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Joint Chemistry & Physics Departments Graduate Lectures: Interaction of Atoms and Molecules with Lasers

Speaker:Prof. Wing-Ki LIU
Affiliation:Department of Physics, University of Waterloo, Canada
Date:Part I: November 17 / 19, 2009
Part II: November 24 / 26, 2009
Time:4:00-5:00 p.m.
Venue:JG01, James Hsioung Lee Science Building / S324, Meng Wah Complex

Part I: Coherent electronic and vibrational excitations of molecule

Date Time Venue
Nov 17, 2009 4:00 - 5:00 p.m. JG01, James Hsioung Lee Science Building
Nov 19, 2009 4:00 - 5:00 p.m. S324, Meng Wah Complex


The coherent interaction of lasers with an atom or a molecule (the system) will be discussed using a simple quantum mechanical 2-level model for the system and the laser will be described classically. The optical Bloch equations will be derived and interpreted classically. The experiment by Melinger, et al., J. Chem. Phys. 95 (1991) 2210, in which significant population from a lower rovibronic level of I2 was transferred to an upper level can be understood using this model as an example of adiabatic following. For multi-level systems, coherent adiabatic process will be discussed in terms of dressed states. Experiments on selective population of sublevels as well as excitation of ladder systems will then be described. A Raman chirped adiabatic rapid passage (RCAP) experiment carried out at Waterloo (J. Phys. B: At. Mol. Opt. Phys. 39 (2006) 3769) will be discussed. We used a femtosecond laser to ionize and Coulomb-explode the molecule undergoing RCAP to access the final vibrational excitation of the process, and understanding the ionization process leads to Part II of the lectures.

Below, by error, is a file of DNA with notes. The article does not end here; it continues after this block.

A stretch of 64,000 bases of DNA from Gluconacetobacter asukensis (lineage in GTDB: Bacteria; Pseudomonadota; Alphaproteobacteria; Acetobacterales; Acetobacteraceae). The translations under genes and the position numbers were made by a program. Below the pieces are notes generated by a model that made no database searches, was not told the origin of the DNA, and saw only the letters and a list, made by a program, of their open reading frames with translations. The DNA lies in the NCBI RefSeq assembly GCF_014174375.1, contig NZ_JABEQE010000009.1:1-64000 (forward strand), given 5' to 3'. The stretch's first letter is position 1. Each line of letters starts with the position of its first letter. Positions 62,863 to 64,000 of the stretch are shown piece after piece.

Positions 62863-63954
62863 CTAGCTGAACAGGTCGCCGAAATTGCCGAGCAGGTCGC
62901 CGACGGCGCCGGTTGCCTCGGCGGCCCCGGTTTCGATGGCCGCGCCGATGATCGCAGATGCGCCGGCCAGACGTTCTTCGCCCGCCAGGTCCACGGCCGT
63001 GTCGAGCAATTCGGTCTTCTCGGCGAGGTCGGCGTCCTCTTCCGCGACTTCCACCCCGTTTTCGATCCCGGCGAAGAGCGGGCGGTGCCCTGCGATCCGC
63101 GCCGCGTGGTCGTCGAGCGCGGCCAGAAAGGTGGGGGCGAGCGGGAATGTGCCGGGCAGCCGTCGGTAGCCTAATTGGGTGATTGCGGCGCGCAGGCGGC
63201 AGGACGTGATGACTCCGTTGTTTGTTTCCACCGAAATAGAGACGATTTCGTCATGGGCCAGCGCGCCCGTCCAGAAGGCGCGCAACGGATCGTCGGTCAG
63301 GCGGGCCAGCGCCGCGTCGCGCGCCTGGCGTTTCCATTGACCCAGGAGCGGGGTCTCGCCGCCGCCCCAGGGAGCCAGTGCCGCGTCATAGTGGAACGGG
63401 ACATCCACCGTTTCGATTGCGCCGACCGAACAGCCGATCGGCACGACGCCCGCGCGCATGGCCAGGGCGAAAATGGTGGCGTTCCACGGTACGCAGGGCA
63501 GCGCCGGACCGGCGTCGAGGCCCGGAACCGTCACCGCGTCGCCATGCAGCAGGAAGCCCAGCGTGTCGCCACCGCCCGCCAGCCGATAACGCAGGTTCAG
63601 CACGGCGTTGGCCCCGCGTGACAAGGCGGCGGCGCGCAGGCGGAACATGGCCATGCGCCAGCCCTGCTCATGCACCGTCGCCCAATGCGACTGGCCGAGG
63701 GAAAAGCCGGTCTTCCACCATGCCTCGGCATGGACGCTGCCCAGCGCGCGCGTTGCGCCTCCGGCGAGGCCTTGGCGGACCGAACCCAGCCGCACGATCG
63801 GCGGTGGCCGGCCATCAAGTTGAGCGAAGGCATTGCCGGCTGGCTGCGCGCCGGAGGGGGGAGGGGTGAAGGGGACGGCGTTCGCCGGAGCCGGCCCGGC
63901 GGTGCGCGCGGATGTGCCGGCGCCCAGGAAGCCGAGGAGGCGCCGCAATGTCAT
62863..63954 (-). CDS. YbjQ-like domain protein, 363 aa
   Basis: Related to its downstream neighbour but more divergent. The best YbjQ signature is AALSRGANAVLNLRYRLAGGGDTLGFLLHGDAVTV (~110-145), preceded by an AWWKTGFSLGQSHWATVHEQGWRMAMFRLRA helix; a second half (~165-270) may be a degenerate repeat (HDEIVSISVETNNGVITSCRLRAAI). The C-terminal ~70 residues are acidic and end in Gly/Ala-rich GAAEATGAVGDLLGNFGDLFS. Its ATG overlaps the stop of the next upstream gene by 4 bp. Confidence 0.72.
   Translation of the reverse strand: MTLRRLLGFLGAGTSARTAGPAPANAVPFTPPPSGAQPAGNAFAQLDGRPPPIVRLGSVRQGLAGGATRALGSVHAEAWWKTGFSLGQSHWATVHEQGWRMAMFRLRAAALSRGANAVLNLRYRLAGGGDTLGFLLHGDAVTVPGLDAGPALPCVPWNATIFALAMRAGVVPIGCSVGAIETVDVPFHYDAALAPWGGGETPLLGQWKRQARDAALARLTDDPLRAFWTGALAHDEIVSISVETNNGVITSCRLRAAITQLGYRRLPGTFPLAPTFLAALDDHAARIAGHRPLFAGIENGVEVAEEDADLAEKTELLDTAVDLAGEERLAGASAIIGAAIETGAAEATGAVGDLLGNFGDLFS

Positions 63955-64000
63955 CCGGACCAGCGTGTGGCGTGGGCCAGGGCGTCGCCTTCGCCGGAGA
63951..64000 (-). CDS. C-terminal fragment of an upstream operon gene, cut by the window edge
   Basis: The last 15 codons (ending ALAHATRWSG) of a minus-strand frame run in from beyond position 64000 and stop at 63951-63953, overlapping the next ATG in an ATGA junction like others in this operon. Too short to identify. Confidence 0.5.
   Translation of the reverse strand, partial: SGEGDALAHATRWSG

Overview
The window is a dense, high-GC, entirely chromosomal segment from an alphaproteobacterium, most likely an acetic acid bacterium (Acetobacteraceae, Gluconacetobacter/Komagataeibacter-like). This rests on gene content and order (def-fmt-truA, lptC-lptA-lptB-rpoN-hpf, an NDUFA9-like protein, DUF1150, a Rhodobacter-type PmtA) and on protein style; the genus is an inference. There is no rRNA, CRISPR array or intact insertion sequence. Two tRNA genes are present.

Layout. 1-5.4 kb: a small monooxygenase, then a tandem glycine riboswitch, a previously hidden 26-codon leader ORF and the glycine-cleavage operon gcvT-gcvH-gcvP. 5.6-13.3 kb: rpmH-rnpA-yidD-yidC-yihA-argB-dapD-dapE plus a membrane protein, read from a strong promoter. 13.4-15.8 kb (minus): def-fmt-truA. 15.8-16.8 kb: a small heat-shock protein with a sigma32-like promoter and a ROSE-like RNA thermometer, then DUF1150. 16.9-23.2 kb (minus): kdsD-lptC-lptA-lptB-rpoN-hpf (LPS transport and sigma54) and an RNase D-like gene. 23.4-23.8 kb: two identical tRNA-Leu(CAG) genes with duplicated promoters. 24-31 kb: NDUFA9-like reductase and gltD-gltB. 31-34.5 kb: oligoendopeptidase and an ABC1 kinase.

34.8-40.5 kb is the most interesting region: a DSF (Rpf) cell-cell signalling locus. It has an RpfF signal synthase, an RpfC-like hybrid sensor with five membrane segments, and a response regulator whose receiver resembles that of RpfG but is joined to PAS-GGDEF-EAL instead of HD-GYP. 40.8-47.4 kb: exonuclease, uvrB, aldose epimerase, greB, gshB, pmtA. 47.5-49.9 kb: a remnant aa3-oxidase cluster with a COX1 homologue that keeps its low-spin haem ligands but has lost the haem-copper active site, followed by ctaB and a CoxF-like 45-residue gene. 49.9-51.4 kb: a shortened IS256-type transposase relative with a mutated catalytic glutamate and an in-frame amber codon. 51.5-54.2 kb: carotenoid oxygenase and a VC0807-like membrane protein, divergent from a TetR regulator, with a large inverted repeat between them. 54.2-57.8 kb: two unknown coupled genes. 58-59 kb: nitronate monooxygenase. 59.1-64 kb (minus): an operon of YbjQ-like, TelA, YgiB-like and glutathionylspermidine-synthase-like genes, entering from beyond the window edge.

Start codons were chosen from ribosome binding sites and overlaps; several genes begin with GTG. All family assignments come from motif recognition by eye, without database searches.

Part II: Introduction to attosecond science

Date Time Venue
Nov 24, 2009 4:00 - 5:00 p.m. JG01, James Hsioung Lee Science Building
Nov 26, 2009 4:00 - 5:00 p.m. S324, Meng Wah Complex


The effects of a high intensity ultrafast far-IR laser pulse on an atom -- above-threshold ionization (ATI) and high harmonic generation (HHG) -- will be addressed. The mathematical technique of saddle-point approximation to integrals will be reviewed, and then applied to the theories of ATI and HHG. The possibility of generating attosecond coherent XUV pulses will be explained, and recent experiments will be described.